It’s no surprise to anybody that today’s world bombards us with more information than we care to have and more distractions than we can reasonably handle. There’s a lot of information to screen, prioritise and try to focus on (you may at this very moment have two screens, email, Facebook, Twitter, your mobile and other things demanding your attention – so thanks for putting it here!).
Clearly this situation can be overwhelming and can create confusion about what is important. The answer is almost always prioritisation; unfortunately there is never enough time to do everything, there is always enough time to do the most important things, and to focus on them until they are done right.
Put simply, prioritisation is ‘doing first things first’ or evaluating items and ranking them in order of their importance and urgency. But before being able to prioritise, we need to know our goals or what we are trying to achieve. If we don’t know the end game, how do we know what is most important and urgent? Goal setting is an entire topic on its own to discuss, however at a simple level, you can prioritise based on:
- Value or profitability of tasks
- Others’ dependence on you finishing mission critical tasks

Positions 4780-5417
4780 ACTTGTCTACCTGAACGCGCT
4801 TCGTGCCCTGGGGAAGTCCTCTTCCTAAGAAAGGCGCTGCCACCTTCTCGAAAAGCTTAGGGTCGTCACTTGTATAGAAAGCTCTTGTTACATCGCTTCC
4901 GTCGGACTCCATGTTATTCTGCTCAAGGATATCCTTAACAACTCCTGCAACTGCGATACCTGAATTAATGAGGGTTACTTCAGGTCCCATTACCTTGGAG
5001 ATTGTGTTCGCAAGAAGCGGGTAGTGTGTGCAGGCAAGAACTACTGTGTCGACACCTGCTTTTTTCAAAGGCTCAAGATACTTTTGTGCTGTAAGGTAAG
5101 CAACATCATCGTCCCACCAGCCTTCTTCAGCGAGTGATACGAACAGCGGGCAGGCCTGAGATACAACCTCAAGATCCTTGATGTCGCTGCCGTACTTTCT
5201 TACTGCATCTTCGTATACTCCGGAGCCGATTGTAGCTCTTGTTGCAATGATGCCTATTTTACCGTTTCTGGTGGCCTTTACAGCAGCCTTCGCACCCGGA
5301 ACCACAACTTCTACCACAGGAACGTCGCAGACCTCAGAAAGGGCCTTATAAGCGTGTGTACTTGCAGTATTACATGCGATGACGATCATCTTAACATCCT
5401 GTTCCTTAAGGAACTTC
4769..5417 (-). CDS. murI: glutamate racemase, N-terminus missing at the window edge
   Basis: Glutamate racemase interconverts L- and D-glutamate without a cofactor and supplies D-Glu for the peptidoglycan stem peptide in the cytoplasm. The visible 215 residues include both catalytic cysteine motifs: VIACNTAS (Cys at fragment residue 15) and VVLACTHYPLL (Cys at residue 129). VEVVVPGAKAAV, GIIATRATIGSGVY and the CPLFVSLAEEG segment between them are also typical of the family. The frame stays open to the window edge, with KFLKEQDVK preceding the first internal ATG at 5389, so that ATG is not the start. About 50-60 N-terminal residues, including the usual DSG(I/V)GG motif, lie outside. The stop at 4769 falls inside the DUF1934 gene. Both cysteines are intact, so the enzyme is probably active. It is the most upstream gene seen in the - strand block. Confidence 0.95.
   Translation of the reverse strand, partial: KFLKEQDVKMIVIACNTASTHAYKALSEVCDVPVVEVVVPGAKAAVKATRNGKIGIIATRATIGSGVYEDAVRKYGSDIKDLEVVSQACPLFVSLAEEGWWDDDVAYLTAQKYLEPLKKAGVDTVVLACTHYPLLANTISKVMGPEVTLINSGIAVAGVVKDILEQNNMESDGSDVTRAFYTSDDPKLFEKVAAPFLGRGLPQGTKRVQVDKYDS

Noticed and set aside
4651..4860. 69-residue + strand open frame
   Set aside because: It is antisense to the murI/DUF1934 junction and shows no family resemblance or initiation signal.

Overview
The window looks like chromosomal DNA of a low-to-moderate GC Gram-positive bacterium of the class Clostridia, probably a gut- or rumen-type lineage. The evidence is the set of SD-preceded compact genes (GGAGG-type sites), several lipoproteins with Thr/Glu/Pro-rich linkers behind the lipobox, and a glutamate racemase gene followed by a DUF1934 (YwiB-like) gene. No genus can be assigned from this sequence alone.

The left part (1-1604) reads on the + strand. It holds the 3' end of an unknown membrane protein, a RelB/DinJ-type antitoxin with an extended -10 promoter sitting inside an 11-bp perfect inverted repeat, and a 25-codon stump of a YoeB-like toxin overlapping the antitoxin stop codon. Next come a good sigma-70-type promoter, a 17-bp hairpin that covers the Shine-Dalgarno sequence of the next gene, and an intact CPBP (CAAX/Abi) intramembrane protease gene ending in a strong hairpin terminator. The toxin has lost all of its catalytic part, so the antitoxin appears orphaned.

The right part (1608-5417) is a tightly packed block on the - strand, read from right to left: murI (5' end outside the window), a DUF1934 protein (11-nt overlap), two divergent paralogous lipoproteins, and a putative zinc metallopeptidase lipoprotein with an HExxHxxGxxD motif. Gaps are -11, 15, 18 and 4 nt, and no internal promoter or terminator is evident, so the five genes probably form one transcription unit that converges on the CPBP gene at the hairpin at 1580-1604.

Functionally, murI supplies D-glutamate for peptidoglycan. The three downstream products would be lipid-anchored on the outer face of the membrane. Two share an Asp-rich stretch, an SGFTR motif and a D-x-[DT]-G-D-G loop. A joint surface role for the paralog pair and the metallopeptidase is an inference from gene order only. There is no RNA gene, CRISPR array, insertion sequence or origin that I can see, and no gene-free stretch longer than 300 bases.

- Customer relationship considerations
- Alignment to KPIs and Company Goals
- Your own working preferences – some of us work best in the morning, some best at night. Do the hardest tasks when you are at your most productive.
What NOT to prioritise on:
- The fun tasks – we all like to do the fun, interesting, innovative tasks first
- Tasks in your comfort zone
- Low value, non-critical tasks
- The easy things – get the hardest bit done first, or you’ll run out of time or run out of steam.
A key to all of this however is having the personal discipline to stick to the plan. The best laid plans go to waste without good execution.
Some tips for personal discipline and focus:
- Turn your email pop ups off (or turn your email off entirely for a super critical task)
- Just say no – saying no can be hard, we all want to please managers, customers and peers, but if it gets in the way of your priorities, sometimes we have to say no
- Delegate – where possible, delegate the tasks that are distracting you from achieving your priorities
- Defer – book time for non-prioritised tasks. Once you’ve put time in your calendar, you’ll stop worrying about it and can focus on the task at hand
- Don’t procrastinate!
- Remember it’s not the amount of time you put in overall, rather, it’s the amount of time that you spend working on high-priority tasks